St. Augustine is a shopping experience with more than 35 antique shops, 25 art galleries and an abundance of specialty shops, many located on the brick-lined streets of the city's historic district. Two outlet malls off Interstate 95 -- one an outside center, the other indoor -- are visited by locals and by visitors on the way to Disney World and points south.
The city is also known for its fine eateries. More than 100 restaurants, some ranked among the highest in the state, offer everything from authentic French cuisine to eclectic new world fusion cooking.
Residents in the sleepy seaside community of Vilano Beach have seen many changes in the past few years that indicate their quiet, secluded neighborhood is evolving.
The main catalysts to this revitalization are the new Usina Bridge connecting Vilano Beach to the mainland and the upscale Serenata Beach Club development on State Road A1A. One thing is for certain: interest is growing, and housing and lot prices are rising in response.
Vilano Beach is a peninsula bordered by South Ponte Vedra Beach to the north, the Atlantic Ocean to the east, St. Augustine Inlet to the south and the Intracoastal Waterway to the west.
Construction of the Usina Bridge spurred the area's revitalization as it replaced an undependable drawbridge that deterred people from buying homes in Vilano Beach.
The Vilano/Surfside area was primarily a summer beach community, but more and more people are living there year-round.
Vilano Beach also has one of the few red shell coquina beaches in the state.
World Golf Village
When Jim Davidson, president/CEO of Davidson Development, learned of tentative plans to build a golf hall of fame 10 miles north of his property, he began to re-think his plan to build a self-contained resort community.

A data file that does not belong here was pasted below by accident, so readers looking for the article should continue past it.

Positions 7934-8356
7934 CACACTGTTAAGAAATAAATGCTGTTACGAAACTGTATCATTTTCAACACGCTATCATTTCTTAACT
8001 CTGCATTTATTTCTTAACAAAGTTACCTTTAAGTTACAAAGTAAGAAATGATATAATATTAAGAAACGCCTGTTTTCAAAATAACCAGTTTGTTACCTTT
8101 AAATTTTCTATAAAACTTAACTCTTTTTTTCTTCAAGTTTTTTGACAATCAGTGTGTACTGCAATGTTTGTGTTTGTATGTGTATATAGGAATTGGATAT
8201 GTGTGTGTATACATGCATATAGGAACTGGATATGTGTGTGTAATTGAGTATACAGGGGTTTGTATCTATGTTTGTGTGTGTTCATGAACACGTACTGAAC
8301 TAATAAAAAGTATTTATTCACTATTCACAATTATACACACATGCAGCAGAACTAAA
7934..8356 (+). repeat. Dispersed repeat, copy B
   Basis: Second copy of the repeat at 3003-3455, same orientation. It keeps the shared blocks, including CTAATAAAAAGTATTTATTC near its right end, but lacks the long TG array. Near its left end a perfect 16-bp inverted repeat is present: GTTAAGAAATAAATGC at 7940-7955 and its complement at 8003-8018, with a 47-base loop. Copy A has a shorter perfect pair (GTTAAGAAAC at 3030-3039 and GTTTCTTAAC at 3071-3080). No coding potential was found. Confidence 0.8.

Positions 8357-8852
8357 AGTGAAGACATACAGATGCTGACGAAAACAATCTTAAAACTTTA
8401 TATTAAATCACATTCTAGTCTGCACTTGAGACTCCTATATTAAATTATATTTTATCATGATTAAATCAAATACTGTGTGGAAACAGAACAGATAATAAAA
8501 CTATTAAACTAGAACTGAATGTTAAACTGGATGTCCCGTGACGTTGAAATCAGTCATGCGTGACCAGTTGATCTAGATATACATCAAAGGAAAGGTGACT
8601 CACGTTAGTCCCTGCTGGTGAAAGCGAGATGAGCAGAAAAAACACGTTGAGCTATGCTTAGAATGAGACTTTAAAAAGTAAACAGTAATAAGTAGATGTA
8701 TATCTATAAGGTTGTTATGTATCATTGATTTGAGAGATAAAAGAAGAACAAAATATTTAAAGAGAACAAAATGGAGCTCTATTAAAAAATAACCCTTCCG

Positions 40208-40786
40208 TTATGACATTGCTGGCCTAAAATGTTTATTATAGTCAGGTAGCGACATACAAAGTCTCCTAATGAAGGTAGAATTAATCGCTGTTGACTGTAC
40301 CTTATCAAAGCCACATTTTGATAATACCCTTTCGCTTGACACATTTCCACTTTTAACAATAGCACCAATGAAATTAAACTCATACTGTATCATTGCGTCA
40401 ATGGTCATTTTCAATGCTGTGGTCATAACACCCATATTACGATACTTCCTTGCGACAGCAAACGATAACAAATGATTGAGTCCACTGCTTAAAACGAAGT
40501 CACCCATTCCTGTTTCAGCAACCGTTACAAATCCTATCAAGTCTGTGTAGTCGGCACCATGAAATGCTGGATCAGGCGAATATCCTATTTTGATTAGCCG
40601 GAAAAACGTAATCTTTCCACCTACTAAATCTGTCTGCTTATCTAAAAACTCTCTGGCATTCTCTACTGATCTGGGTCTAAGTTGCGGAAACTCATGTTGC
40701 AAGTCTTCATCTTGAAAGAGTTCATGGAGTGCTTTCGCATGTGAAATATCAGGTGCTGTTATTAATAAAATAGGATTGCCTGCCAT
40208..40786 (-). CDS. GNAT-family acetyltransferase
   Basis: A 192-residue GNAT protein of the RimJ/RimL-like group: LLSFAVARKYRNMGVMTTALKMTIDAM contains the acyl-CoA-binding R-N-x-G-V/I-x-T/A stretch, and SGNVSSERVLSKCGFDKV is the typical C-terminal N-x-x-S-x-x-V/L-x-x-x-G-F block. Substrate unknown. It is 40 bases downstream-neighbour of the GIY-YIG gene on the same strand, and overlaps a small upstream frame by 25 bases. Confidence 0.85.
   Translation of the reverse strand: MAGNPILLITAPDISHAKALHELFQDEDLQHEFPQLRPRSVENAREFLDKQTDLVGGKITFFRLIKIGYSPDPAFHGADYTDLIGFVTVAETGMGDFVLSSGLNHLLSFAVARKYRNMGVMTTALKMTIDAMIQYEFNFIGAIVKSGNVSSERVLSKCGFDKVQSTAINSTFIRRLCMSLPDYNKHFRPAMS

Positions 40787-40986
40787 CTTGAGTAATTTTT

He had a proposal for golf's officials: take the hall of fame concept, combine it with the future of the sport and the technology of the industry, then build into it a sense of place that would celebrate that concept. That sense of place would incorporate the roots of the game in Scotland and the architectural details of the St. Augustine area in which it would be located.
The Hall of Fame with its historical artifacts and interactive displays, an IMAX theater, cafes and boutiques, hotel and Renaissance resort soon followed and World Golf Village opened in May 1998. Residents of various neighborhoods who would make it truly a village began moving in, starting with the Davidson family.
Laterra resort community at World Golf Village is a new Spanish-Colonial enclave of buildings that offer many amenities including a world class PGA Tour spa.
A 6,300-acre community with more than 44 percent of those acres greenbelts and preserves, World Golf Village is at one with nature, while offering all the necessities of a self-contained town. Pools, parks and picnic tables, tennis courts, soccer fields and basketball courts, volleyball, baseball and playground equipment and a range of varied dining opportunities assure residents that they could live well without ever leaving the village.